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John Mayer – Continuum

Mayer doesn’t have the chops to be the next immortalized music-god, but he is definitely talented.



My first exposure to the supposedly ‘new,’ post-Room For Squares John Mayer was when a friend of mine handed me the buds to his iPod, and asked me to listen to this cool, new jazz-blues musician he had ran across. He was obviously baiting me, and upon giving a track or two a spin I enjoyed it quite a bit. I soon learned that, quite contrary to what he first told me, it was actually last year’s live John Mayer Trio effort Try!. This record was quite a definite departure for the doe-eyed pop auteur. Instead of mushy love songs, he was trying to be Hendrix with a lean, mean classic blues backing team. And, most surprisingly, it kind of worked. Mayer doesn’t have the chops to be the next immortalized music-god, but he is definitely talented, and proved with that release that, when let loose, he can make one heck of a rollickingly enjoyable album.

So, it is with that direction that it brings us to where we are today. Looking at Mayer’s most recent studio effort: Continuum. I was a bit apprehensive at first, but upon repeated listens, Mayer has definitely assembled a great collection of songs here. This feels more like a follow-up to Mayer’s 2003 studio disc Heavier Things than it does Try!, but it also brings with it the loose, bluesy feel of smoky barrooms echoing throughout his solid live effort. He even carries over a tidbit or two from both Heavier Things, and Try!; just to be sure you get the hint.

I would easily be willing to go so far as to say that this is Mayer’s best album to date; and shows a definite level of maturity many (myself included) never really expected to see from the man that brought us the schmaltz of a song “Your Body Is A Wonderland.” The pop here on Continuum isn’t so much pop as it is smooth jazz. It flows through you; these songs fill the room before you even know what has happened.

As can be witnessed by first single “Waiting On The World To Change,” this record wisely walks the line between accessibility to the masses, and accessibility to blues and jazz fans. Stalwarts and casual listeners alike can latch onto these tracks, with just enough depth and catchiness to happily carry you through the effort as a whole. Mayer seems to have gotten back to the basics of recorded music: that is, creating a cohesive album, as opposed to a disc of potential singles intermittent with filler. I would go through a mini-speculative of highlights, but to be honest there isn’t a bad song in the bunch. It all just flows so evenly, and so perfectly.

I never thought the time would come that I would find myself recommending a John Mayer record, but it seems that the day of reckoning is upon us. This is good stuff—darn good stuff. Don’t let the pop history fool you; John Mayer is back, and man does he mean business.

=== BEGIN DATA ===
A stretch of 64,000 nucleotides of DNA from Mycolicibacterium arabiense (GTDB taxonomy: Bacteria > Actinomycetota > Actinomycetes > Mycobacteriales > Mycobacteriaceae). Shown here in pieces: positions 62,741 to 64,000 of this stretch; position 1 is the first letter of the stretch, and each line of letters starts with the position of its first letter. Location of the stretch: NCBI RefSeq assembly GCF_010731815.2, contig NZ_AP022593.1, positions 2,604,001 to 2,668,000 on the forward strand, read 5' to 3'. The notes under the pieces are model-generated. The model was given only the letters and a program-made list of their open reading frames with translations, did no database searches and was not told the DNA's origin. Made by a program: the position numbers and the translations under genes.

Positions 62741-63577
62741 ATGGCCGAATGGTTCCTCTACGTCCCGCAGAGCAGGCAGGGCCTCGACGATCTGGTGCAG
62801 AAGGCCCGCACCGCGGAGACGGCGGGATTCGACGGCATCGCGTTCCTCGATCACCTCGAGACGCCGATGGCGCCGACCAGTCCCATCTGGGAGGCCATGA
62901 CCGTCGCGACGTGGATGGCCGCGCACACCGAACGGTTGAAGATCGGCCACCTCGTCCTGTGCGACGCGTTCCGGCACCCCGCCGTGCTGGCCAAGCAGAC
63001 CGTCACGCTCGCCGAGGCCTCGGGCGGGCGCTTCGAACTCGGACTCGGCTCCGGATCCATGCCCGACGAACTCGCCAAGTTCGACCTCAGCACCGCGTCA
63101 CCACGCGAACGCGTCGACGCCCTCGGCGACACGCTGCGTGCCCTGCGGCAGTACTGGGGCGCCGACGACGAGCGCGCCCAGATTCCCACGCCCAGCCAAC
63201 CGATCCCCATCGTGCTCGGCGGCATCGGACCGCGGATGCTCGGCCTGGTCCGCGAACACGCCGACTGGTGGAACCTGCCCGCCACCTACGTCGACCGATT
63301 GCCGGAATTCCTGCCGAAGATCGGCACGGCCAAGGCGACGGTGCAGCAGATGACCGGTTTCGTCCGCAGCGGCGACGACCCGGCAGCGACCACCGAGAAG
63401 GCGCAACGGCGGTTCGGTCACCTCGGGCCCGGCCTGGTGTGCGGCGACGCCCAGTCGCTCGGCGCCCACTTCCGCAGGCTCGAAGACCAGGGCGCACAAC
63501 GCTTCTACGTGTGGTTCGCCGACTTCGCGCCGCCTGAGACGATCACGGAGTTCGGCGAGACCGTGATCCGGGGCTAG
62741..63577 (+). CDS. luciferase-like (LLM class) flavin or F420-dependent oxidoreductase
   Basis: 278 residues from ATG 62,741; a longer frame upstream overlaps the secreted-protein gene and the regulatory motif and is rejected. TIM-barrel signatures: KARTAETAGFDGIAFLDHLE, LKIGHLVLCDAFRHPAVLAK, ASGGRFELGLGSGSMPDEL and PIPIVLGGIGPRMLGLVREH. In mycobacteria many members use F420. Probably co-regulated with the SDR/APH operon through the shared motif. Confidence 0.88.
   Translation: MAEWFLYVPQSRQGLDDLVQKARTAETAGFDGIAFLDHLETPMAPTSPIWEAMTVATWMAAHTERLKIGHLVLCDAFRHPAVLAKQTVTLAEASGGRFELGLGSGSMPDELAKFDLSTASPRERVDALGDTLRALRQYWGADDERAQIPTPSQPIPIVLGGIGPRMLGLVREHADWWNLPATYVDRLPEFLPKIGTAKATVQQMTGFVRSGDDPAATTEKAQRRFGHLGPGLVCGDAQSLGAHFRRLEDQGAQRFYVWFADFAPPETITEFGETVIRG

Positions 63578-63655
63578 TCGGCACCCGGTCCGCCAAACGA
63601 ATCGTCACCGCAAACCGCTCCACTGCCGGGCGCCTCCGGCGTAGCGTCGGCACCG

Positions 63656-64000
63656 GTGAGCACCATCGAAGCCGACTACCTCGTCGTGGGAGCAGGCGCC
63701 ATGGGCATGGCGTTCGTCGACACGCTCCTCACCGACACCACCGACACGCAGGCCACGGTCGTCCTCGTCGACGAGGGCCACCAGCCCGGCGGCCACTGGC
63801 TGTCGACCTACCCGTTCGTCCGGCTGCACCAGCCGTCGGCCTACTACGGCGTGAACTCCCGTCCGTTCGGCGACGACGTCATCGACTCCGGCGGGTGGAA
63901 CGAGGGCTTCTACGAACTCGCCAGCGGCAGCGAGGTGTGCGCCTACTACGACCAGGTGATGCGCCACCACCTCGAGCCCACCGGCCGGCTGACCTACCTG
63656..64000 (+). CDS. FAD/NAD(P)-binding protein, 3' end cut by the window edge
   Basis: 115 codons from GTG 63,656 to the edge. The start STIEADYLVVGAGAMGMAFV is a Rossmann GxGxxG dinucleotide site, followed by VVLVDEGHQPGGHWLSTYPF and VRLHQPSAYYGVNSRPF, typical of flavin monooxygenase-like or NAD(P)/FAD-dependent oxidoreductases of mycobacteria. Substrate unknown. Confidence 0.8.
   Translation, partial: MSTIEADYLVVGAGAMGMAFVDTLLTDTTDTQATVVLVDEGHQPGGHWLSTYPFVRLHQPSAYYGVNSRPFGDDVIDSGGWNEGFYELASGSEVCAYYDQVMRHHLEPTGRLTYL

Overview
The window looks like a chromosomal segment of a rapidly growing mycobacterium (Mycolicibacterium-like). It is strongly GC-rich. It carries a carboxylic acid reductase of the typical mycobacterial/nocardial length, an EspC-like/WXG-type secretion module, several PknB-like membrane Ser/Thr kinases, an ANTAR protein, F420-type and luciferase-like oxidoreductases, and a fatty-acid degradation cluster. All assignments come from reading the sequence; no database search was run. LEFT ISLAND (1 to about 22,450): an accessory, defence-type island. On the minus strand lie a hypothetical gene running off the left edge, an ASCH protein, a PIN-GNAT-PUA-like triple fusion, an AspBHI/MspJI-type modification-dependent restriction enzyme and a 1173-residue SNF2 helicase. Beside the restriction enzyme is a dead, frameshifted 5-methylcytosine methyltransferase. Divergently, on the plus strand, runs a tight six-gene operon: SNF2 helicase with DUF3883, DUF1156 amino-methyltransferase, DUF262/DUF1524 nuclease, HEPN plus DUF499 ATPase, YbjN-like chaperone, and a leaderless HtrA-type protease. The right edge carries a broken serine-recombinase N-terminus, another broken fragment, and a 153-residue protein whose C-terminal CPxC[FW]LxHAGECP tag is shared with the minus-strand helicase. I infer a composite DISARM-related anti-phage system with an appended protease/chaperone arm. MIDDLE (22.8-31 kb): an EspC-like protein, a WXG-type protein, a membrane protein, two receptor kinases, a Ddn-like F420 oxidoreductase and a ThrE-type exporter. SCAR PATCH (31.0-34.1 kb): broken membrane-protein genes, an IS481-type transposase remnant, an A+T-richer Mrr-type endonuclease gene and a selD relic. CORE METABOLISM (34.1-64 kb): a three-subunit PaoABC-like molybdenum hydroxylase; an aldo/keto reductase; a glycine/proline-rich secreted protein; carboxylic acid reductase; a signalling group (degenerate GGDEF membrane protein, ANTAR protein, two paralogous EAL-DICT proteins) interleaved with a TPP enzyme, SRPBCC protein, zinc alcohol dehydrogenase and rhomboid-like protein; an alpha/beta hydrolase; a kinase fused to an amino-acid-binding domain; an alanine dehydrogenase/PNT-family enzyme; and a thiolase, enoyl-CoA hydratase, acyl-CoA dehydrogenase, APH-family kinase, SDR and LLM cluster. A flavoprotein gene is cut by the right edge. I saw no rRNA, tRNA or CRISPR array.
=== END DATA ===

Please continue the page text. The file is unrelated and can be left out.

(Columbia Records)


Alice Cooper – Breadcrumbs EP

Few frontmen of rock will ever be as enigmatic and as timeless as Alice Cooper



Alice Cooper Breadcrumbs

For a large number of Alice Cooper fans who didn’t experience everyone’s favorite snake-adorned shock rocker at the height of his powers through the ’70s, most probably were introduced to Cooper through 1989’s hair-metal infused generational breakout album Trash. That was at least, my introduction to Vincent Furnier, at the age of 9 years old, seeking for something to satiate my love of hair metal and shock rock. Trash was everything Bon Jovi’s New Jersey was- big, radio-friendly- but had that added sense of danger and darkness that didn’t come with the pretty side of hair metal. However, as sure as songs like “House of Fire“, “Bed of Nails“, and the ubiquitous hit “Poison”, are still great today, long-time Alice Cooper fans know that Cooper is at his most enthralling is when he taps into his garage rock lineage, cut from the same mold that was paved by bands like the MC5.

So for those born in the early 80s like myself, the initial foray into the world of Alice Cooper meant that you had to work your way back into this long-running discography to find the rich, often timeless work Cooper is best known for. In 2019 Alice Cooper himself is working his way back on his latest EP, the aptly titled Breadcrumbs. The 6-song EP finds Cooper revisiting music and artists connected thematically by what ties them all together- the Motor City. This Detroit-centric EP features Alice Cooper’s take on songs by Suzi Quatro, The Dirtbombs, Motown soul singer Shorty Long, and of course, The MC5 (the EP also features guest guitar and vocal work from Wayne Kramer). Included in the mix are a reworked version of the 2003 Alice Cooper song “Detroit City” and one new cut, “Go Man Go”.